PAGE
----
Experiments in Fluids

, Volume 50, Issue 2, pp 457–464

Non-intrusive generation of instability waves in a planar hypersonic boundary layer


    • Institute of Fluid Mechanics, TU Braunschweig
  • C. Kähler
    • Institute of Fluid Mechanics and AerodynamicsUniversität der Bundeswehr München
  • R. Radespiel
    • Institute of Fluid Mechanics, TU Braunschweig
  • T. Rödiger
    • Institute of Aerodynamics and Gas DynamicsUniversität Stuttgart
  • H. Knauss
    • Institute of Aerodynamics and Gas DynamicsUniversität Stuttgart
  • S. Wagner
    • Institute of Aerodynamics and Gas DynamicsUniversität Stuttgart
Research Article

DOI: 10.1007/s00348-010-0949-2

Cite this article as:
Heitmann, D., Kähler, C., Radespiel, R. et al. Exp Fluids (2011) 50: 457. doi:10.1007/s00348-010-0949-2


The aim of this work is to show the possibility of non-intrusively exciting second-mode instability waves with arbitrary frequency and amplitude in a hypersonic, planar boundary layer, by means of optical methods. Surface heat flux sensors were used to measure natural and artificially excited instability waves on a flat plate at zero angle of attack. The measurements were made using a stream-wise array of flush-mounted high-frequency heat flux sensors. In addition, surface pressure sensors were applied and show the instability waves, as well. The possibility to generate such waves by locally heating the model surface is shown.

1 Introduction

The study of laminar-turbulent transition in hypersonic boundary layers is important, because of its dramatic effect on heat transfer, skin friction and separation. Despite several decades of research on the topic, the physics of the complete transition process is not understood well enough for prediction purposes. In case of quiet free stream flows, the transition scenario within a zero pressure gradient boundary layer (BL) is characterized by the following four stages: (1) receptivity, (2) linear amplification, (3) non-linear amplification and (4) breakdown to turbulence. For non-quiet free stream flows bypass transition may occur, but this is not critical here. Several instability modes are known.

Within a planar hypersonic BL, the second mode is expected to dominate the transition, according to linear stability theory, Mack (1984). The second-mode type instability waves appear sporadically (as isolated instances) in the time traces of the sensors as wave packets of several oscillations with frequencies in the high kHz-range, Stetson and Kimmel (1992), Kimmel and Poggie (1997), Poggie and Kimmel (1997). Toward completed transition, the amplitude increases and the wave packets spread out, i.e. the number of oscillations within the packet increases. For natural transition, the wave packets possess varying properties i.e. different initial amplitudes and frequencies. Hence the generation of artificial waves with repeatable properties is desirable for studying the behavior of these waves in detail. Due to the fact that the unstable frequencies are in the high kHz-range, a perturber cannot be realized mechanically.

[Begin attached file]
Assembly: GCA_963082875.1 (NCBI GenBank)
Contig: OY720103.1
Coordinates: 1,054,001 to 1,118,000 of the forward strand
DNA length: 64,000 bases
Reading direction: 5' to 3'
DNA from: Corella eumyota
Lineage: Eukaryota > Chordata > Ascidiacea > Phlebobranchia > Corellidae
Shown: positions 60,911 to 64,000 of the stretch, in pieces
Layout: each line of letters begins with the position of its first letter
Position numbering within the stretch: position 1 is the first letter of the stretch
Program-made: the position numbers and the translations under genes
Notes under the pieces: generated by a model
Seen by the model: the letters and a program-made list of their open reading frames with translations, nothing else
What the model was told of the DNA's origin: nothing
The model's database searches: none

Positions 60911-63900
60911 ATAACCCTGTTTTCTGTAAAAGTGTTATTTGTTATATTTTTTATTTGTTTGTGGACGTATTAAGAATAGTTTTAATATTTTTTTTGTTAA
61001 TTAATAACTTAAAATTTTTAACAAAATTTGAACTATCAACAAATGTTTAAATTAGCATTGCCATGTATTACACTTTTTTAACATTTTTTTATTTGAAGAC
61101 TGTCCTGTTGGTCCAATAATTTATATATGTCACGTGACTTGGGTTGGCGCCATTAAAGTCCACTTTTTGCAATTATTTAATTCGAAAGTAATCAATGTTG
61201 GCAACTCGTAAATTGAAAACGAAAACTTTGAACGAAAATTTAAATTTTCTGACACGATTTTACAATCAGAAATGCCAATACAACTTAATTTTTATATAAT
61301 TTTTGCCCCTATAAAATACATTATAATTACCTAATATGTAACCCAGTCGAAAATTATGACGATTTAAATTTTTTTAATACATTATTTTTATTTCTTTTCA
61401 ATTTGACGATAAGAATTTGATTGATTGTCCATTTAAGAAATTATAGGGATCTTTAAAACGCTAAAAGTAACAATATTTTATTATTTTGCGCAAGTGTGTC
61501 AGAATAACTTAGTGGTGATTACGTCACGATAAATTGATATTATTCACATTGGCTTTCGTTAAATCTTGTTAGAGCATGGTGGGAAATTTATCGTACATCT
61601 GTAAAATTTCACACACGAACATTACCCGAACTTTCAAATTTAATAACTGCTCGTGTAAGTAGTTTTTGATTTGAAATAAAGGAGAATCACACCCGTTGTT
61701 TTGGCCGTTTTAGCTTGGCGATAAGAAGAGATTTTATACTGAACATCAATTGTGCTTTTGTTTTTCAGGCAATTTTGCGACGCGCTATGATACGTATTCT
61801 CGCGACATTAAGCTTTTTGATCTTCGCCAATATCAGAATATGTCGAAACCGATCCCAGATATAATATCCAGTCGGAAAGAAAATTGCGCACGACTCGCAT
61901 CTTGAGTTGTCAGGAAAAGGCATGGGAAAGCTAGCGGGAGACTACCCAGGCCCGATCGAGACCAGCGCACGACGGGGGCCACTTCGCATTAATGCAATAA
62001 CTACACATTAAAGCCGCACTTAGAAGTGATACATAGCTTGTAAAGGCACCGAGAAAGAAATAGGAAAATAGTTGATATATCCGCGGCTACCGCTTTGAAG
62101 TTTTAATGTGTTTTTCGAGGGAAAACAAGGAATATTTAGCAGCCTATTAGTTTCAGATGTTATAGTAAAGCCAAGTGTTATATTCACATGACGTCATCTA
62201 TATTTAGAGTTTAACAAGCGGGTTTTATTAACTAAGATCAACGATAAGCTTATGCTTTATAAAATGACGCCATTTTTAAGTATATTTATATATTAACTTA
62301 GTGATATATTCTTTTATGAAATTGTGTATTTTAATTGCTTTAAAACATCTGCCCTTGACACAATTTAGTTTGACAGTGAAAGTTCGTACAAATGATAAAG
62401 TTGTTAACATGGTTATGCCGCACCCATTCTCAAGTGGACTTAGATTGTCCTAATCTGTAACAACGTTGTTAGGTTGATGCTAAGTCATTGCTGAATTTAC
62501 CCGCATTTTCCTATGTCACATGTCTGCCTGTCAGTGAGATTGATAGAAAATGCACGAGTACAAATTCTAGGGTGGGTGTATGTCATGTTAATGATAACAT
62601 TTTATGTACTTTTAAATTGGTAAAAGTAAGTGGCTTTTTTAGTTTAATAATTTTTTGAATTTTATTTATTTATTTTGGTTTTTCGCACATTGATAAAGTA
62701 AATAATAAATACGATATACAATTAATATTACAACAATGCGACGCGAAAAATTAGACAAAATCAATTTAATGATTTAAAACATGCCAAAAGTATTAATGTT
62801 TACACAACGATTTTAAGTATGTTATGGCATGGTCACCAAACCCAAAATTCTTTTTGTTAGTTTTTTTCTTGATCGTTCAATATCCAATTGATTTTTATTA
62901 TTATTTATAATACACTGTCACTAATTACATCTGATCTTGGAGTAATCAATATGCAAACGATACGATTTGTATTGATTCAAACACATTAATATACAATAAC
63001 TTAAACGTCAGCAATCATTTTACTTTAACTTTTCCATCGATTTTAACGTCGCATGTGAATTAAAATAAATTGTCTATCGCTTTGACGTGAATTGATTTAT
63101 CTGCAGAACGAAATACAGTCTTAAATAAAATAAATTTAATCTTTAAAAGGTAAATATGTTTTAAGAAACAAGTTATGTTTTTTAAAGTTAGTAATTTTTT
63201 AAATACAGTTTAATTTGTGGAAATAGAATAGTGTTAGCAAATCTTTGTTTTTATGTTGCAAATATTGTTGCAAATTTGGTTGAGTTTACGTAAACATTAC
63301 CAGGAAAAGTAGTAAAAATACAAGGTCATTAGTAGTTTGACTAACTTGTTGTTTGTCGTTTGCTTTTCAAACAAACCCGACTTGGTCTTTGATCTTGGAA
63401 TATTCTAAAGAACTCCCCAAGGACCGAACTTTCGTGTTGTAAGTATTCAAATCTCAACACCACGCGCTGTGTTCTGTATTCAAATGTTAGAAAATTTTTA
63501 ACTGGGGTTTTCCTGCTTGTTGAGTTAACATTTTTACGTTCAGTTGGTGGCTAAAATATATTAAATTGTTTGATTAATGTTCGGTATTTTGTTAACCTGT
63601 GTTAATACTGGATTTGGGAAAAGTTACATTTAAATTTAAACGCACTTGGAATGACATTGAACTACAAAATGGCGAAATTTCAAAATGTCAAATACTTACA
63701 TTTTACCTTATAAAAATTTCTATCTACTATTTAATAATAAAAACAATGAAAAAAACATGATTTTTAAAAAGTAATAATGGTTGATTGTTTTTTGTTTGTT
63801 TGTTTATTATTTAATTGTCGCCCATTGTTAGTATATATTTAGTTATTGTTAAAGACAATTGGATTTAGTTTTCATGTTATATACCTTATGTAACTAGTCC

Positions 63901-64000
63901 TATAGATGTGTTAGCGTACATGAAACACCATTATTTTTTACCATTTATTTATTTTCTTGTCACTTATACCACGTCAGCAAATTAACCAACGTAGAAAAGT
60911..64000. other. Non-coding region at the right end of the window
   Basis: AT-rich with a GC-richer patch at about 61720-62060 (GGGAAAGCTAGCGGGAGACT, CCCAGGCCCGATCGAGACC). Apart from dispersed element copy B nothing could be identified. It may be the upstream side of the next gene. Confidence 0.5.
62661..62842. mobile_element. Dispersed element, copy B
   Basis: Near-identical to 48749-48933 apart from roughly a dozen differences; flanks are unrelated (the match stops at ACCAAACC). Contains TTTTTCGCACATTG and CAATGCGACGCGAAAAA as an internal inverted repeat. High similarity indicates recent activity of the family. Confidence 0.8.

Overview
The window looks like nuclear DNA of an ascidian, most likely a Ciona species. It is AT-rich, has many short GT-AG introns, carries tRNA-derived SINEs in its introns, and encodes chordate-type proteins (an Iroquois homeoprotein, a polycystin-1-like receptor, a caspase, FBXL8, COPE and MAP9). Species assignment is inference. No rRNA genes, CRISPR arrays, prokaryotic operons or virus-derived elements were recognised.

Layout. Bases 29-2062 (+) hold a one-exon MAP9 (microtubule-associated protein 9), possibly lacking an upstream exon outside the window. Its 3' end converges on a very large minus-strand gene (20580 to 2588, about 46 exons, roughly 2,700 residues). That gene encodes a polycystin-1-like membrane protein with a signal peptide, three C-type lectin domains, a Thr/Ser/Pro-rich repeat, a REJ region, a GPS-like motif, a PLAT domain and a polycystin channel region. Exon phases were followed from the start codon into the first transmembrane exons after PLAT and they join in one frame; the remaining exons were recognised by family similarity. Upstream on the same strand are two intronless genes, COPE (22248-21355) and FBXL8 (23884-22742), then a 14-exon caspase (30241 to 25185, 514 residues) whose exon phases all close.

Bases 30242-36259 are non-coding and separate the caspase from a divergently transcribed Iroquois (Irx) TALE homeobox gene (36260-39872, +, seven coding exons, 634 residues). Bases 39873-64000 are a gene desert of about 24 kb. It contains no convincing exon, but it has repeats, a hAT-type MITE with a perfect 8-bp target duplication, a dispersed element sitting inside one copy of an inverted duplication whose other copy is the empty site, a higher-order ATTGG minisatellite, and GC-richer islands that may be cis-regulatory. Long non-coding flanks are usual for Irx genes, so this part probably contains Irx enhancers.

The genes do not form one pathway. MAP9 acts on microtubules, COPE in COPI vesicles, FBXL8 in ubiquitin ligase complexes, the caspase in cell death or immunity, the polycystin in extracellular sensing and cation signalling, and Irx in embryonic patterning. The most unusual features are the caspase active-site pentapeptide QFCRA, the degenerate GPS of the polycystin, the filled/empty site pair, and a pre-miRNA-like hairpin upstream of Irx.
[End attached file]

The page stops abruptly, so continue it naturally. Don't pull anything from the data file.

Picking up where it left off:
Two kinds of perturbers are reported in the literature. In some references, artificial disturbances are generated inside the boundary layer using an electric glow discharge (see e.g. Kosinov et al. 1990; Ladoon and Schneider 1998; Kendall 1967). Further experiments were conducted at Princeton on a flat plate (Graziosi and Brown 2002; Brown and Graziosi 2000). In other references, a high-power laser is used for the disturbance generation in the free stream or on the model. For example, Glumac et al. (2005) or Salyer et al. (2006) described laser-generated hot spots and their evolution and Schmisseur et al. (2002) analyzed the response of a boundary layer of an elliptic cone to a small volume of heated gas that remains from a laser-generated plasma after some microseconds. Besides, laser disturbances were used for various kinds of flow control (see e.g. Elliott et al. 1998; Yan et al. 2002; Adelgren et al. 2003).

Although electric perturbers are reported more frequently in the literature on BL stability experiments, an optical system might offer some advantages. Glow dischargers might disturb the flow mechanically even when they are switched off and their location cannot be altered once they are installed. With an optical perturber the disturbance shape can be changed from a point to a line or even extended area simply by beam shaping optics and the location can be continuously adjusted without modifying the model. In addition, the amplitude can be altered over a large range, and the frequency is adjustable by simply setting the time delay between consecutive pulses (see Kähler 2005; Kähler and Dreyer 2004; Kähler and Scholz 2003 for details).

2 Experimental setup

2.1 Facility